extradite

verb

ex·​tra·​dite ˈek-strə-ˌdīt How to pronounce extradite (audio)
extradited; extraditing

transitive verb

1
: to deliver up to extradition
2
: to obtain the extradition of

Did you know?

Extradite and its related noun extradition are both ultimately Latin in origin: their source is tradition-, tradition, meaning “the act of handing over.” (The word tradition, though centuries older, has the same source; consider tradition as something handed over from one generation to the next.) While extradition and extradite are of 19th century vintage, the U.S. Constitution, written in 1787, addresses the idea in Article IV: “A person charged in any State with treason, felony, or other crime, who shall flee from justice, and be found in another State, shall on demand of the executive authority of the State from which he fled, be delivered up, to be removed to the State having jurisdiction of the crime.”

Examples of extradite in a Sentence

He will be extradited from the U.S. to Canada to face criminal charges there. The prisoner was extradited across state lines.
Recent Examples on the Web Brazil does not extradite its own citizens when they are sentenced in other countries. Joseph Wilson, USA TODAY, 22 Feb. 2024 But for many years, China has generally refused to take back its citizens convicted of U.S. crimes, in part because the United States — out of human rights concerns — has refused to extradite Chinese that Beijing claims are criminal fugitives. Stuart Leavenworth, Sacramento Bee, 21 Feb. 2024 Assange is trying to challenge an original 2021 High Court court ruling that said he should be extradited despite claims of deteriorating mental health. Mary Whitfill Roeloffs, Forbes, 19 Feb. 2024 California Black Lives Matter leader targeted in third ‘swatting’ incident, the second since last week Sept. 29, 2021 Filion was extradited to Seminole County on Tuesday and booked into the John E. Polk Correctional Facility. Karen Garcia, Los Angeles Times, 3 Feb. 2024 Police arrested Filion on January 18, and he was extradited to Seminole County this week. Dhruv Mehrotra, WIRED, 1 Feb. 2024 Kaitlin Armstrong extradited back to the U.S. Kaitlin Armstrong Travis County Jail The Deputy Marshals took Armstrong back to Texas where she was charged with Wilson's murder and held in jail. Megan Brown, CBS News, 30 Jan. 2024 He has not yet been extradited, according to the outlet. Makiya Seminera, Miami Herald, 30 Jan. 2024 Haitian authorities agreed a year ago to extradite Sanon to the U.S. , where he was charged with the less serious smuggling and Neutrality Act offenses. Jacqueline Charles, Miami Herald, 9 Feb. 2024 See More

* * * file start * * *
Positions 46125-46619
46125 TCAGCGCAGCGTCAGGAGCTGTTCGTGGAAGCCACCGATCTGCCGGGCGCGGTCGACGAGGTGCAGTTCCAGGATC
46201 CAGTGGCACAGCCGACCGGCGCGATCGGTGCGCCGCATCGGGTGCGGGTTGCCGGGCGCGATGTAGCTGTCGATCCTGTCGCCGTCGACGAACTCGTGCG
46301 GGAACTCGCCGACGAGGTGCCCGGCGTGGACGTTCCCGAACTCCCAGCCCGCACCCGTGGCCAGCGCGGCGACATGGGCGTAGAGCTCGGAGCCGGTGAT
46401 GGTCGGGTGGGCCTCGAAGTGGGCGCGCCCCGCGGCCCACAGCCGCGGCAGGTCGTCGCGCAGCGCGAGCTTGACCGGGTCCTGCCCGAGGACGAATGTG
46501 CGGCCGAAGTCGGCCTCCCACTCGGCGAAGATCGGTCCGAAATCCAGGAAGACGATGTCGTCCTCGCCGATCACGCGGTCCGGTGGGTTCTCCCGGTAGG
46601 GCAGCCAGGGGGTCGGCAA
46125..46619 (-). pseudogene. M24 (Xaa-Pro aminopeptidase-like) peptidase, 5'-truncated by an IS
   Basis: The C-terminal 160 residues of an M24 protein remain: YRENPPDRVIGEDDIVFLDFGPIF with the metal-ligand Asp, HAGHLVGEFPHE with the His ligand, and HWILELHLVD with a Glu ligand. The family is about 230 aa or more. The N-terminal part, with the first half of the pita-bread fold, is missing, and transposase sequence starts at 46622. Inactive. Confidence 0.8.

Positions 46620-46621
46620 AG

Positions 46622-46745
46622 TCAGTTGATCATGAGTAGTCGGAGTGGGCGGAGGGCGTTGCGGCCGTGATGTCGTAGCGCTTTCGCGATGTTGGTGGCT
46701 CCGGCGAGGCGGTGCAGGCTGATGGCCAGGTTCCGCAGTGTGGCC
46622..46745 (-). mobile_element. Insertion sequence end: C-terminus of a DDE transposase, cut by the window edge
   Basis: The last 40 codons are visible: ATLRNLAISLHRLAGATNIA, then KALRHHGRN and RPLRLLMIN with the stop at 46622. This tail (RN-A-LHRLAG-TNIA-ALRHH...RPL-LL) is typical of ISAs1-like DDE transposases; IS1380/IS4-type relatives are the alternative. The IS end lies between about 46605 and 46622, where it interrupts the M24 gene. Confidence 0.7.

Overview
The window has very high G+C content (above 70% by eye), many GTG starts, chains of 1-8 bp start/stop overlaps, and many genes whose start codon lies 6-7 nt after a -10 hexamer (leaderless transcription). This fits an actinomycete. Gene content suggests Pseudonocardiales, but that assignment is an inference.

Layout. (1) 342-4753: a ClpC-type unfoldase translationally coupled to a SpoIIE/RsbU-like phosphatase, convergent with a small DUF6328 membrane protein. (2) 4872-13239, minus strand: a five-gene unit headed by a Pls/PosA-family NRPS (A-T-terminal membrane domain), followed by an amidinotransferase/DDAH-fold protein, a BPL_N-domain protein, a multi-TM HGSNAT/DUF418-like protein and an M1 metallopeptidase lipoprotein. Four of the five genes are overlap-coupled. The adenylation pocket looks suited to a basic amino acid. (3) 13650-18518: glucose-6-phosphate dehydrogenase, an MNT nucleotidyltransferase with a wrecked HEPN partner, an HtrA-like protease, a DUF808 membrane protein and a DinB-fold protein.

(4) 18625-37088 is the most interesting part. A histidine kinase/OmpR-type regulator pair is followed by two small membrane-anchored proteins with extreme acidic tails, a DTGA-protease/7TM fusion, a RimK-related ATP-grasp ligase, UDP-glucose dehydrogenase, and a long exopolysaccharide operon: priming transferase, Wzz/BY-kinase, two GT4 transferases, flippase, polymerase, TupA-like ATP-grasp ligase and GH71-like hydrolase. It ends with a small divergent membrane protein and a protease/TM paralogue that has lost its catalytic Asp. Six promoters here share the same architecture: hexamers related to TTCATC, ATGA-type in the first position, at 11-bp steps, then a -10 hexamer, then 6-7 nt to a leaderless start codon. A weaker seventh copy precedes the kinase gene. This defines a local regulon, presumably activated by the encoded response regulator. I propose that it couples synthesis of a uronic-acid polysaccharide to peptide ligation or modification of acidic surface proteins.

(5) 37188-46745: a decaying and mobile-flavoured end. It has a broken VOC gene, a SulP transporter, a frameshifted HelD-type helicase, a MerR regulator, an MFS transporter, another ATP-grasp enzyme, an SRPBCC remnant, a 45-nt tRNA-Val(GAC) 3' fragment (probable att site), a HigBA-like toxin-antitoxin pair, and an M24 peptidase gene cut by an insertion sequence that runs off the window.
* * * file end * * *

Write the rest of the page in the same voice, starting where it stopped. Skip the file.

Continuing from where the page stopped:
These examples are programmatically compiled from various online sources to illustrate current usage of the word 'extradite.' Any opinions expressed in the examples do not represent those of Merriam-Webster or its editors. Send us feedback about these examples.

Word History

Etymology

back-formation from extradition

First Known Use

1864, in the meaning defined at sense 1

Time Traveler
The first known use of extradite was in 1864

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Dictionary Entries Near extradite

Cite this Entry

“Extradite.” Merriam-Webster.com Dictionary, Merriam-Webster, https://www.merriam-webster.com/dictionary/extradite. Accessed 29 Feb. 2024.

Kids Definition

extradite

verb
ex·​tra·​dite ˈek-strə-ˌdīt How to pronounce extradite (audio)
extradited; extraditing
: to cause to be delivered by extradition
extraditable
-ˌdīt-ə-bəl
adjective

Legal Definition

extradite

transitive verb
ex·​tra·​dite ˈek-strə-ˌdīt How to pronounce extradite (audio)
extradited; extraditing
1
: to deliver up to extradition
2
: to obtain the extradition of
extraditability
ˌek-strə-ˌdī-tə-ˈbi-lə-tē
noun
extraditable adjective

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